When split-second responses and quick reflexes are bad

A lot has been written about on this topic and i'm trying to hopefully pique your interest just enough for you to pause and consider this if you have not given it much thought lately !

We all have a lot of choice and its just that we either are not aware of the choice we have or we don't choose to exercise the choice we have, which in itself represents a choice - the choice to not choose, oftentimes made at an unconscious level. As Deepak Chopra says, "You and I are essentially infinite choice-makers. In every moment of our existence, we are in that field of all possibilities where we have access to an infinity of choices."

To clarify the subject of this post - its about highlighting the "choice" each of us has in each of life's circumstances; the fundamental fact remains that - between stimulus and response, there's a gap. How big is the gap ? This would depend on your levels of awareness and consciousness. You can actually change the size of the gap, not in terms of units of time we know of but in a non-linear way we can enhance our abilities to recognize our choices and make the most apt response to any given stimulus. Why is this gap important ? The gap between stimulus and response provides us an opportunity to choose how we react to stimulus rather than merely go with the default behavioral response which in hindsight generally tends to not be the most appropriate choice.

An example might illustrate this better. Lets assume you are driving in rush-hour traffic and someone on the road does something that has the potential to provoke your anger. This is the stimulus. Your natural response could probably include giving him a piece of your mind garnished with some choice unprintable vocabulary or any of the other equally "effective" outlets to let the steam out. And all of this could happen extremely quick. Reaction times could probably be in the fractions of a second. Talk of quick reflexes and you see it in action in such situations ! Is there a gap here ? Yes, there's a gap in every situation. The first step is to be aware that the gap exists. Realizing that stimulus and response are not a continuous progression and there in fact exists a break between the two, in itself is a great beginning. Next, choose to pause for a moment to examine your choices in responses to the stimulus. Rather than quickly brand the cause of the stimulus as an evolutionary mistake, what if you stop to consider if this stimulus is really important enough to expend your "valuable" time and energy to; does it warrant your attention and mind space (yes, it can occupy a lot of your mental band width ... only if you let it) ? what if you tried to examine if the stimulus was indeed a response to some-other situation which you were not immediately aware of ... say a medical emergency that required a little flexing of road rules ?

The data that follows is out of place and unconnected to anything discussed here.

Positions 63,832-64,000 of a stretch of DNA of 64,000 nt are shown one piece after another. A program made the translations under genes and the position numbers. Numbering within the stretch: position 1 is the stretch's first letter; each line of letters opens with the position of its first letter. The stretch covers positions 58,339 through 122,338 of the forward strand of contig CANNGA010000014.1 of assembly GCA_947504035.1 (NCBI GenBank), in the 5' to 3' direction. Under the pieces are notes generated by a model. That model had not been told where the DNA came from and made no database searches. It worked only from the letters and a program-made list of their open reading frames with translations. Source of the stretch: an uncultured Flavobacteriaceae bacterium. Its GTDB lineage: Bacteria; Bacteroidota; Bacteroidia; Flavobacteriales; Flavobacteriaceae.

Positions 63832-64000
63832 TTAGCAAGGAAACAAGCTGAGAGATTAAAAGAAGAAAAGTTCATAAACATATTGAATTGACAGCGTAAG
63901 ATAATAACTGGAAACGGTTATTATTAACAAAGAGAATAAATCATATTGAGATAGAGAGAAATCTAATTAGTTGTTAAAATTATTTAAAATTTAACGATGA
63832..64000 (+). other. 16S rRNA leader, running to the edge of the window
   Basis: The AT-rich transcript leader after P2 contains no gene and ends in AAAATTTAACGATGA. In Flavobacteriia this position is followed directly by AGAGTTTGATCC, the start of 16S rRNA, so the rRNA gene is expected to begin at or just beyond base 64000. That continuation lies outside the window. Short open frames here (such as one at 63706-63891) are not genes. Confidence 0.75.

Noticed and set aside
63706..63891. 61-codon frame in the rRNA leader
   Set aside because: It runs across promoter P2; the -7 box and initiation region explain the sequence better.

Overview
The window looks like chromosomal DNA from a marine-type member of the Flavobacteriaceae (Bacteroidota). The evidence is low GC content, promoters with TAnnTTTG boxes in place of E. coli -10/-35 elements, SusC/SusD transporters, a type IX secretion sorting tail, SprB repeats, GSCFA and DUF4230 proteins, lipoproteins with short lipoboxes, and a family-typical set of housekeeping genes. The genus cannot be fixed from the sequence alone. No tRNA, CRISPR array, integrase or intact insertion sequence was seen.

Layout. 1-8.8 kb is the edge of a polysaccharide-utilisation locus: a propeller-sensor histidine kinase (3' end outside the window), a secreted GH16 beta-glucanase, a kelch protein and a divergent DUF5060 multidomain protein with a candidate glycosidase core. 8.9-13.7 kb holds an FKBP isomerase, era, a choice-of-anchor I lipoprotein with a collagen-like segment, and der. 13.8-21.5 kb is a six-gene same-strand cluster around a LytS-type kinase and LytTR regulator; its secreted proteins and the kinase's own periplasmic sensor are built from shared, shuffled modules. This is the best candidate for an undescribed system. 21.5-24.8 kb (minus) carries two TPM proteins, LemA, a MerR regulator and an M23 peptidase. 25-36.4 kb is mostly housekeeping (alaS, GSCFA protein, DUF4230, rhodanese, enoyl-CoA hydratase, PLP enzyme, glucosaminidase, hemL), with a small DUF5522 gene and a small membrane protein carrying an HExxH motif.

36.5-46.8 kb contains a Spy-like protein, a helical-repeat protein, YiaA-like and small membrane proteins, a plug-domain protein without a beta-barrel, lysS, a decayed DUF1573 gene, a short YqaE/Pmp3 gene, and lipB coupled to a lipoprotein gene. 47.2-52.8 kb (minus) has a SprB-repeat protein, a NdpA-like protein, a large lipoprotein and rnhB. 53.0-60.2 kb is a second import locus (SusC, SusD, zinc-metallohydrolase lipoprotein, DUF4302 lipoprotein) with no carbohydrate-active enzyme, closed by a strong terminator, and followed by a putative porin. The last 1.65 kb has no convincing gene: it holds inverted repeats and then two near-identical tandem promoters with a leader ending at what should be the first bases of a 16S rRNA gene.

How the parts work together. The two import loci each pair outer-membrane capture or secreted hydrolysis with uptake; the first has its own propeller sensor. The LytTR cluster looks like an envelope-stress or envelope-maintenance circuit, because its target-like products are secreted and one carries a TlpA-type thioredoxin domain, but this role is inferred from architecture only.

Such stimuli abound in various situations where without realization of the existence of a gap, our responses tend to usually be the naturally triggered and often-times "involuntary" types which as stated earlier may not be the best. So, is it really an easy task to be aware of the gap and "choose" a response to the variety of stimuli that we each encounter every day ? Frankly, No. While its easier said than done, whats important is that this is a "skill" that can be developed, over time with a good amount of regular practice. Being aware of the existence of a gap and your reactions is a good step to take.

While on the subject of choices, here's a good Innerspace quote "If your days seem filled with unwanted negative feelings, there is only one cure. When they come, choose them. Dont ask why, dont wonder how, dont fight them and never put yourself down for having them. But most of all never blame someone else for how you feel. If you do, it means you are still fast asleep and your choice is to be a victim. When the feelings come, even big disturbing emotional feelings say, "I choose this feeling" and know it comes because of something you have thought or done in the past, perhaps a certain belief that you have learned or an attachment that is threatened. Choice does not mean you want the feelings, but it does mean you are taking responsibility for them. And that is the beginning of self mastery. It is the first step to the healing and resolving of your emotions. But only the first step. Try this today and then ask yourself what the next step might be. If you are really interested to know, you will come to know!"

For more in-depth reading on the topic of the gap between stimulus and response, i'd suggest Stephen Covey's book, The 7 Habits of Highly Effective People and specifically, the "Be Proactive" habit. Signing off this post with a quote by Mike Dooley, "Life's not about expecting, hoping and wishing, it's about doing, being and becoming. It's about the choices you've just made, and the ones you're about to make, it's about the things you choose to say - today. It's about what you're gonna do after you finish reading this."

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John Morrison


« April 2014